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Is ColdFusion still viable?

 7:58 pm on Mar 24, 2008 (gmt 0)

How large a user base is there for Coldfusion? I see that WebmasterWorld has a forum for PHP, but nothing for ASP or ColdFusion.

I've looked at various CF custom tags on many sites and it seems that people stopped developing CF Custom tags in about 2004.

What gives?




 12:02 am on Mar 25, 2008 (gmt 0)

welcome to WebmasterWorld [webmasterworld.com], scgcarguy!

there is a forum for ASP:


 3:39 pm on Mar 25, 2008 (gmt 0)

it seems that people stopped developing CF Custom tags in about 2004.

Not true- people upload new tags very frequently on Adobe's Cold Fusion Exchange site [adobe.com]

I've been developing in CF for 10 years now, with no plans to quit.

There's definitely a larger base of ASP & PHP developers. And I can't recall recently hearing of a PHP or ASP site converting to CF, whereas I have heard of migrations in the other direction.


 5:02 pm on Mar 25, 2008 (gmt 0)

I've looked at the Adobe Cold Fusion Exchange site and most of the tags there are fairly old. There's also a fair amount of broken links.


 5:38 pm on Mar 25, 2008 (gmt 0)

Actually, I haven't looked around there for a while and you're right- not a whole lot of activity. Their discussion boards still seem to be fairly active though.


 9:20 pm on Mar 30, 2008 (gmt 0)

Many people use ColdFusion but I am thinking that PHP is a better more universal choice and it is free.


 12:08 am on Mar 31, 2008 (gmt 0)

I understand that Cold Fusion is poorly supported on a lot of web hosts. PHP is a much better choice - Avoid A$P at all costs.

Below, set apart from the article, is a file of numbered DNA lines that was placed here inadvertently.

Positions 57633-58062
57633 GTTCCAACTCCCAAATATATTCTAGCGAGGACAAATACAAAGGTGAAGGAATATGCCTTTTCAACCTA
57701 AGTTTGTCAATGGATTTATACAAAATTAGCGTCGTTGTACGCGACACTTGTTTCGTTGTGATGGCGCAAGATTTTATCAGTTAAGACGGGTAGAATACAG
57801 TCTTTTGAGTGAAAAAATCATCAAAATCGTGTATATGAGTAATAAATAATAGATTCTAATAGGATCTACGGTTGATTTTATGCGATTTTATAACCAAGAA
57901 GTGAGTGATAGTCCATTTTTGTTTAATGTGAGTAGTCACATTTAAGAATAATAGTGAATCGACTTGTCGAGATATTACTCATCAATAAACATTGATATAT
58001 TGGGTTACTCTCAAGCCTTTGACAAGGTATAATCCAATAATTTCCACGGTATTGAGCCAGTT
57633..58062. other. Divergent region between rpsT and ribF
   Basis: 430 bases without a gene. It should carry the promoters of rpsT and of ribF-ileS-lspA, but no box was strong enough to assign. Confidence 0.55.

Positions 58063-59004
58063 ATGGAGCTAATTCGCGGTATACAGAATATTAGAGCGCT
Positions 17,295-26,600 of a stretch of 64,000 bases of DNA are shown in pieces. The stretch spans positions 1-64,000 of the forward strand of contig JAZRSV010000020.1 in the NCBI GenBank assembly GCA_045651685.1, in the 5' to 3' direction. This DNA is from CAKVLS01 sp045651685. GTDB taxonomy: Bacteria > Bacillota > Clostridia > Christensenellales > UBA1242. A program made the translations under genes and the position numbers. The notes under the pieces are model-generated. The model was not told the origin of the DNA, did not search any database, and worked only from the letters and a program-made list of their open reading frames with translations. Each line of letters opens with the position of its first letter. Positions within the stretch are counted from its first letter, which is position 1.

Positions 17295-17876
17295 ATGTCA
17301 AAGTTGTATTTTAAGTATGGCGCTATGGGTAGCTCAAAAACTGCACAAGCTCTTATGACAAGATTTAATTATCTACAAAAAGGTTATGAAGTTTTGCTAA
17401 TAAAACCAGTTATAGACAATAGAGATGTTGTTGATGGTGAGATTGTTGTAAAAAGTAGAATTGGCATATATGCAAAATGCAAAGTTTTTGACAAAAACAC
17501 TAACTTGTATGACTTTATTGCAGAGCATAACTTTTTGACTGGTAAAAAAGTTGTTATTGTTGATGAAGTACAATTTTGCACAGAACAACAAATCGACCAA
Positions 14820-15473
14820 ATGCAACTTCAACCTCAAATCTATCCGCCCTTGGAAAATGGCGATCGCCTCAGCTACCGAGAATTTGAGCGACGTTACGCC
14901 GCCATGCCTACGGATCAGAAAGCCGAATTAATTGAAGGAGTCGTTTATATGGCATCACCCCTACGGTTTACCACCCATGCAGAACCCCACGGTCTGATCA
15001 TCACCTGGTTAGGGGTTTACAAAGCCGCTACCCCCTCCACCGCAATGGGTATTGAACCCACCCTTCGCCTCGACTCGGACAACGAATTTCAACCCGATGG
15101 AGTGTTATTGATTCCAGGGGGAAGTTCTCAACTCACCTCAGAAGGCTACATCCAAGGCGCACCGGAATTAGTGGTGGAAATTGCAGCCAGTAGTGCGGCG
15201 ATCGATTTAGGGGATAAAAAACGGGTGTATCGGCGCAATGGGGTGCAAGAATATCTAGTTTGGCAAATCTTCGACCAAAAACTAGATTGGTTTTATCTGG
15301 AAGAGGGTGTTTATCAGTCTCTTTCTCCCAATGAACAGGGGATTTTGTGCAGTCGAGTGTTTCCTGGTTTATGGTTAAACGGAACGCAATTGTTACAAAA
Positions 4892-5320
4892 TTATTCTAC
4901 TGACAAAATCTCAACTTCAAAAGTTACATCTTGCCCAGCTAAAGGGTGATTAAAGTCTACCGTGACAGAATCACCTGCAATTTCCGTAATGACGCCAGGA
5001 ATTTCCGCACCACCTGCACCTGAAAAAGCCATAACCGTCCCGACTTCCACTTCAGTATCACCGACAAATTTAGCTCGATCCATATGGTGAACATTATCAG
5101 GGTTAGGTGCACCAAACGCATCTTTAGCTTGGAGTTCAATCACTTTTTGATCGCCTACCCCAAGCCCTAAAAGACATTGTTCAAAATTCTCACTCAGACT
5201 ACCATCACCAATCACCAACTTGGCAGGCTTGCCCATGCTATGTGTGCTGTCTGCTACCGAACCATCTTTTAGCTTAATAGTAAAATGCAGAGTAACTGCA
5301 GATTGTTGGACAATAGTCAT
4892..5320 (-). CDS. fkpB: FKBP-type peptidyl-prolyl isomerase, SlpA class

9:06 pm on Apr 16, 2008 (gmt 0)

Why would you want to avoid ASP so much? And why are you saying that it's so expensive? Truth is, ASP doesn't cost anything to learn, the only costs involved are the ones for hosting. Plus, you got a LOT of support for ASP, maybe not as much as for PHP, but sufficient to solve most problems. Open-sourceness is not an argument either, as parts of the code for ASP.Net have been made available.My point is, there is no reason to keep away from one language or another - the best solution might be to gain as much knowledge as possible. If you plan on hosting anything on IIS, ASP.Net might be better for you. Another thing is, PHP and ASP.Net are not that different, especially with c#.net. I am not a fan of microsoft, I don't even use windows, but to say 'i won't learn that because it's $' feels pretty unlogical.


 9:36 pm on Apr 16, 2008 (gmt 0)

The reason I am against ASP is because it runs on Windows Servers only. Windows is an unstable platform for a server. I am not anti-Microsoft, I use and love Windows at a workstation, however Linux is best for servers.

ASP has a ridiculously complicated code structure, is difficult to learn, is inefficient on the server. Unfortunately, lots of people use it anyway. I always run into problems when I (try to) use ASP.

PHP, (the best choice) is easy to learn, has a simple code structure, and is very efficient on the server. PHP has never done me wrong. It is open source so improvements are being made by all the DEVELOPERS - not by a few people at Microsoft.

But please stop arguing about PHP versus ASP on a ColdFusion forum.

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